Weight Gain Is Not The Worst Thing That Could Happen

Sometimes I act like gaining weight is the worst thing that could happen to me. That it makes me less lovable, of less value and less attractive. I’ve recently put on an extra 20 pounds. A bonus to being tall is weight gain is more forgiving and less obvious on a body that provides more space for it to be distributed. I’m sure no one is looking at me like I could stand to lose a few but I know the difference. It’s discouraging and frustrating to see the difference in pictures or in how clothes fit. It may not be super noticeable but I know the difference! My weight, my body for many years, since I was about 14, has rarely felt like a friend to me. This can be so difficult because a body is something that one lives in and therefore can’t escape. 

A few years ago, after I graduated college, I became more serious about running, trained and participated in a few half marathons. Those were good years for me. I was not at odds with my body. I had put it under my submission and trained it to do things that I never thought that I could do. I was strong. I was fit. Most importantly, I had lost weight and was looking good. I was happy with the results. Runny became a part of the rhythm of my daily life and part of my identity. However, after hormonal issues, health challenges and surgery this last year, I slowed down on the running and began to refocus on other things; focusing on strength training, nutrition, sleep, and reducing stress in my life. I was recognizing that running was not helping me. What worked before was no longer working. Under-eating, carb restricting and over exercising was putting too much stress on my body. I was gaining weight. The weight gain felt like it was my fault. This is extremely frustrating to me. But what was I doing wrong? I take pride in my pursuits towards a healthy lifestyle. I’m all about functional medicine, healing my body through lifestyle and proper nutrition. I eat all the things that they say to eat and don’t eat all the things that they say not to eat; things like gluten, grains, dairy, soy, sugar, caffeine, processed foods, artificial flavors, and food dyes. I exercise regularly. I maintain a regular bedtime. Yet, I have been gaining weight. I don’t know what to do differently to fix it. Low carb isn’t working. Low calorie isn’t working. Increasing running isn’t working (I haven’t been running since I had surgery in February. I’ve gone on maybe a few little runs.). It’s easy to look at someone getting a burger at the drive-thru and think that you know the reason why they are fat. But what about me? I’m feeling fat. I’m frustrated with my body. I don’t understand why it’s responding this way. I don’t know why I’m always constipated. Maybe this would be easier if I would just poop. I’ve been to different doctors. My primary doctor doesn’t want to run lab tests. The functional medicine doctor gave me a protocol to heal my gut and says I’m being too hard on myself. Well, I’m still not pooping and I’m still gaining weight. I’m seeing an obgyn and she’s been a ray of hope. She’s been ordering labs for me and talking to an endocrinologist for recommendations. I went on my own and paid out of my own pocket to get lab work for a full thyroid panel done. I’m still waiting for those lab results to come back. Most doctors only test your TSH when testing your thyroid but all the thyroid hormones should be looked at too. That would include TSH, T4 free T3, reverse T3 and thyroid antibodies. One of those other hormones could have a problem. You don’t get the whole picture if you just look at TSH.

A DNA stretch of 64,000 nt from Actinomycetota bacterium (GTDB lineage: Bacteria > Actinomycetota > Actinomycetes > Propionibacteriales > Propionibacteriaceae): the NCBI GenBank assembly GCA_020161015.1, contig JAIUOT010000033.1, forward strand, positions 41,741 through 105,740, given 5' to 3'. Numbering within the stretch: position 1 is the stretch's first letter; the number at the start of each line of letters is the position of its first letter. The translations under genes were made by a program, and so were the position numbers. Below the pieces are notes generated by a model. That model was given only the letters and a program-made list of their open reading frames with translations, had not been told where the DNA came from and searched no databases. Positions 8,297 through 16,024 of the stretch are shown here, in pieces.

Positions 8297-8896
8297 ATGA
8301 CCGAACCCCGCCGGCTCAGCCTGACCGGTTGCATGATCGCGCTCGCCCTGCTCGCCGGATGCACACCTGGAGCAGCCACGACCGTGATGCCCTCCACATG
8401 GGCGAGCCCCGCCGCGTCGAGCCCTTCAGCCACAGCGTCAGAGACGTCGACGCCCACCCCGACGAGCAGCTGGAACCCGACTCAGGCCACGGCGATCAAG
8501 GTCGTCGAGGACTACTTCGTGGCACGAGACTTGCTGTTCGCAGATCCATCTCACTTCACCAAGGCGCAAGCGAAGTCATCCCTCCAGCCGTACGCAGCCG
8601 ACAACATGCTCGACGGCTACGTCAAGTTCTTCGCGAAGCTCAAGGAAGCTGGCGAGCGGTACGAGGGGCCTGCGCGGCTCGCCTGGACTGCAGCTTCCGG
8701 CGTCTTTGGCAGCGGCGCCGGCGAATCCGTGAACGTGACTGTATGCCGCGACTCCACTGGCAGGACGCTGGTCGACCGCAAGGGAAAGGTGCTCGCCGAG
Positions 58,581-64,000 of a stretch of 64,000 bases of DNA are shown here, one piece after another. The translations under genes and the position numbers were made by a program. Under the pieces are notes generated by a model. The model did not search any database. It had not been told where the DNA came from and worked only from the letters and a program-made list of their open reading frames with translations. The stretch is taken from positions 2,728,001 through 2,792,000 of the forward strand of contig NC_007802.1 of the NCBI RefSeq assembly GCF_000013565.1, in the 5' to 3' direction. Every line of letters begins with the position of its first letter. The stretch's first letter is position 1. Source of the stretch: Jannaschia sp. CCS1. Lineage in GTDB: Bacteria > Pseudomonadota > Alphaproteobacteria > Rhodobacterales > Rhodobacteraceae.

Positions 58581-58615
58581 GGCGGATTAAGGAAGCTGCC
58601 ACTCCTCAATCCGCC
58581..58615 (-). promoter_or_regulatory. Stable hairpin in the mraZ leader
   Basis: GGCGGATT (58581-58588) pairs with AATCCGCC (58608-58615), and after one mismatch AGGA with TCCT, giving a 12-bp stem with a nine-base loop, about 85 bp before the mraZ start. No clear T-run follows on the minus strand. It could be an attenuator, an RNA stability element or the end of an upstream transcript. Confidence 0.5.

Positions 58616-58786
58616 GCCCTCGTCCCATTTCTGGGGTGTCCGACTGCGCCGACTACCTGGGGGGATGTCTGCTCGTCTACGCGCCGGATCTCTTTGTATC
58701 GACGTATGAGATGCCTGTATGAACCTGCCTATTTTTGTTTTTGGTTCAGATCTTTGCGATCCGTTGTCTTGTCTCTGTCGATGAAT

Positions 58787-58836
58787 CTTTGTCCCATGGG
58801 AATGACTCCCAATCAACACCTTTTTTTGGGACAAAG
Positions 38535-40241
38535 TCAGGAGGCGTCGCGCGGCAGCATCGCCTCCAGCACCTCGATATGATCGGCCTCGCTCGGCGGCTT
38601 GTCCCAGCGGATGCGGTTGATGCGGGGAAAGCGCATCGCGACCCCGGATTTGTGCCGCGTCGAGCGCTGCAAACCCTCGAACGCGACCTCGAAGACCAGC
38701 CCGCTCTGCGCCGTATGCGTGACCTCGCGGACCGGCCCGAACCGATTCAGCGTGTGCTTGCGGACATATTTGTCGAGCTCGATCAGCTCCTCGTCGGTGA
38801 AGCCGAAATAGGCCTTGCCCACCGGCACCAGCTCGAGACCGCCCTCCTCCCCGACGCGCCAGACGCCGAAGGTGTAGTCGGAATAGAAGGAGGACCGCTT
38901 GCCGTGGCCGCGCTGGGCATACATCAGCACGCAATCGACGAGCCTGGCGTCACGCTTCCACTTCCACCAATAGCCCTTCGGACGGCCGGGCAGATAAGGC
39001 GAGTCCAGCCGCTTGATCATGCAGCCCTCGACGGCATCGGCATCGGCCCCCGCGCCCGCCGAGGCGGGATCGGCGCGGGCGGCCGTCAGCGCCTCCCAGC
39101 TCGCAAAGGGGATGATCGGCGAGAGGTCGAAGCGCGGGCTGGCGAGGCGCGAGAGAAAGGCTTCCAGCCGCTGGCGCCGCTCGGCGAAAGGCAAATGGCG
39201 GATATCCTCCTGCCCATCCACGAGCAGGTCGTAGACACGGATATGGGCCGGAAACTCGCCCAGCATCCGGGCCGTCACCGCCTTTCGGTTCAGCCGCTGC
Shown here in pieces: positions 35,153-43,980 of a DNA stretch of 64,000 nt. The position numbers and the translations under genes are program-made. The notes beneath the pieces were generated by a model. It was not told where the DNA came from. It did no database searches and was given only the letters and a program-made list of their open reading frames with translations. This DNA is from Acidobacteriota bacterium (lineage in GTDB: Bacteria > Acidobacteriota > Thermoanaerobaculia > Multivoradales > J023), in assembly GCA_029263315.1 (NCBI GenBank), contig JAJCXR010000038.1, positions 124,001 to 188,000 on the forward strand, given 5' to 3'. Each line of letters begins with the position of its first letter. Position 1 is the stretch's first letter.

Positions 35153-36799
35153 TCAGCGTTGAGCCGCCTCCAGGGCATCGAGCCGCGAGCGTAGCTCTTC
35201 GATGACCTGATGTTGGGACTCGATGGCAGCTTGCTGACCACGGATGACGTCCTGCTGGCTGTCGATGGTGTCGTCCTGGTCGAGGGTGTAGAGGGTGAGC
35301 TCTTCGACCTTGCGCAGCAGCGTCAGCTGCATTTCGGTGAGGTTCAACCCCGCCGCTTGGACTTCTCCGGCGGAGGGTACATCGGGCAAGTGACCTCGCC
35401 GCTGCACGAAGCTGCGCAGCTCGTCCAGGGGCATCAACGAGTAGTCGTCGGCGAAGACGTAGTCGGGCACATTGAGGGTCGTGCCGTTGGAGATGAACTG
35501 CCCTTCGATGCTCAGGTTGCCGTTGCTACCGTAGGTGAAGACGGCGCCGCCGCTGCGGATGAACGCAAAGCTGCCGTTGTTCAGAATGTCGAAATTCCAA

I am waiting for the obgyn to get back to me about my last lab test for my cortisol levels (I had been worried about my cortisol but my primary wouldn’t test it. Thankfully the endocrinologist recommended it). She is looking into possibly cushing syndrome. That can cause weight gain primarily around the gut and high cortisol. I am also waiting for the lab results for my thyroid too. I’m hoping for answers and something that can point me in the right direction. I sometimes think that I must be obsessed with nutrition science. The number of podcasts that I listen to and the number of books that I read on the topic make up a lot of my recreational time. However, I have not gained any new revelations on what I should do. What should I do when I already do all the things? Should I just pray that the Lord causes my body to lose weight? Isn’t my life more than my body? Isn’t my purpose more than reaching a number on a scale? I was recently reading Proverbs 31, “Beauty is vain but a woman who fears the Lord should be praised.” Why am I so focused on my body and desiring it to look a certain way and hating it for looking the way it does now? 

I am wrestling with these questions. The answers seem obvious but the application seem difficult. I want my body to be healthy, look good and work the way it should. If I accept it the way it is I am still left with a gut that is descended, pants that don’t fit, bowels that won’t go, and unbalanced hormones. Can I really be comfortable in my skin in a body that gives me so much discomfort? Can I honor God with my body, my life, my attitude, and my mind? Am I a woman that fears the Lord? Oh Lord, heal me! Show me how to treat my body, the right steps to take, give me discernment, and a spirit that fears you.

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